“Lieutenant Commander Airic Pinfeather.” The majordomo's droning voice snapped me from my daydream. I shook my head, and felt my heart freeze as I looked down at a square-jawed pegasus with shiny gold hair that matched the oak leaves pinned to his collar.

“Airic!” My voice may have cracked. “SoGoodToSeeYouI'mGladYouMadeIt!” The words tumbled out of my mouth in more or less the right order, and about triple the normal speed and volume.

Airic stared at me for a long moment-- but instead of calling me out for the fraud I was, he just smiled. “I wouldn't miss it for the world, sir.” He arched one blonde eyebrow. “I trust you're doing well?”

“Nerves!” I blurted. “It's, ah. The nerves, that's all. From the wedding. Never been married before, and all that. Ha.” I managed a wan smile, even though I could hear slight murmuring already rippling through the crowd. Golden Harvest, still wearing a colonel's uniform, just glared at me from the periphery of the gathering.

“Indeed. I shall leave you to your … marital bliss, sir.” And with that, Airic sketched a low bow before making way for the next guest. From the corner of my eye, I saw Golden Harvest's shoulders relax once it became clear she didn't have to clobber anyone.

“Perhaps we should continue with the celebration.” Princess Ianthe said, her voice clear and commanding. While I may have been an impostor, there was no question of Ianthe's royal upbringing-- she spoke with the utmost confidence that she would be obeyed.

And she was.

I spent the rest of the reception shoveling a steady stream of cake and champagne into my mouth to prevent myself from saying anything that might give me away. Which, in retrospect, was something of a mistake, given the fact that massive amounts of refined sugar and bubbly certainly do not mix.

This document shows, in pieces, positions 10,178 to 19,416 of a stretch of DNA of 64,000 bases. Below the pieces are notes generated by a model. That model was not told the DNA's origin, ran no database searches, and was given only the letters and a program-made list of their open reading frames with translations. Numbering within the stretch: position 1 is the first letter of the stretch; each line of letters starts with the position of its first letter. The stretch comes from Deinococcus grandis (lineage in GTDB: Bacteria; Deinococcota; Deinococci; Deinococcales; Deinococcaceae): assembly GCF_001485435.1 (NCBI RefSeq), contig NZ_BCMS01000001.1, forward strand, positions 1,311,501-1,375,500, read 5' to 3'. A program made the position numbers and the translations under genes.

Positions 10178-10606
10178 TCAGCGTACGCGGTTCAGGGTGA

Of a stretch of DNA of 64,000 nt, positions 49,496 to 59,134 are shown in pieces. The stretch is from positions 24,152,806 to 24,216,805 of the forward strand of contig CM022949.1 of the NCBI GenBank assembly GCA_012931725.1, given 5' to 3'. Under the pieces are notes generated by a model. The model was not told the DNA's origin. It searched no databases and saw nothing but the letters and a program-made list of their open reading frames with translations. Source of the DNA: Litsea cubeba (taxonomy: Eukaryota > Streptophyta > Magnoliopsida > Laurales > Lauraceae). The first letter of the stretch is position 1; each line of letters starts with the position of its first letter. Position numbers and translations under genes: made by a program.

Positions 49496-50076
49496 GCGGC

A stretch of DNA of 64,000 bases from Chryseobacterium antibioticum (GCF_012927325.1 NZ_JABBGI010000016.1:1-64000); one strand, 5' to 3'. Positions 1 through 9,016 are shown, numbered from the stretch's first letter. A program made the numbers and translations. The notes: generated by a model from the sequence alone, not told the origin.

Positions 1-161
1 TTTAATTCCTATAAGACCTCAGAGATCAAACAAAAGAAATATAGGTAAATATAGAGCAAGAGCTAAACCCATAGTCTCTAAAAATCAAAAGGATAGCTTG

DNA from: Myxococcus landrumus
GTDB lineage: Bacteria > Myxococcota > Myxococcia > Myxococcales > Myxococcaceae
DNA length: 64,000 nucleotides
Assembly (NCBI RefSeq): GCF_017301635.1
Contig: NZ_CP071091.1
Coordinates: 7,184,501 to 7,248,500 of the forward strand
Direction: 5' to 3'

But, by the stupid coincidence that has defined most of my life, it worked out in the end. Golden Harvest must have noticed my cheeks tinting green, as she soon murmured something to the majordomo, who murmured something to Vizier, who in turn murmured something to Princess Ianthe, and soon enough the two of us were bustled off into a large carriage with dangling strings of tin cans and a crudely written “JUST MARRIED” sign tacked to the back.

Ianthe kept quiet as we clattered down the road. It wasn't long before the carriage came to a halt, and a couple of valets in starched collars opened the door for the two of us. Again, Princess Ianthe stayed silent as we clambered out of the carriage, and then walked up the path to the cozy little cottage it had taken us to. Every little detail, from the soft light of dozens of candles, to the white rose petals sprinkled over nearly every available surface, was strategically geared to make the interior of the honeymoon cottage as romantic as possible.

And yet, while the décor might have been enough to make nearly any other mare swoon, Princess Ianthe did not speak a word until the servants had closed the door behind us, leaving us alone.

“Are you intoxicated?” Princess Ianthe asked me, coolly. The flickering candlelight washed over her striped coat, making the dark lines almost seem to move under their own volition.

“I wish.” I said, and started rummaging around the kitchen. “They've got to have left us some provisions somewhere.” Unfortunately, the only grub I could find was an array of delicate (and suggestively shaped) appetizers, with nary a drop of booze in sight. I should've stolen a bottle from the reception, I realized.

“Then you are sober?” Princess Ianthe said.

“Damnably so.”

“Good. We have work to do.”

I looked up from a platter of chocolate-covered strawberries. “Beg pardon?”

“You may send for refreshments once we have consummated our union.”With a single, deft movement, Princess Ianthe swept her dress off and cast it to the side, allowing the elegant attire to crumple into a forgotten puddle in the corner. She flung herself onto the bed hard enough to make the springs creak, and posed in a way that showed just how far down her stripes went.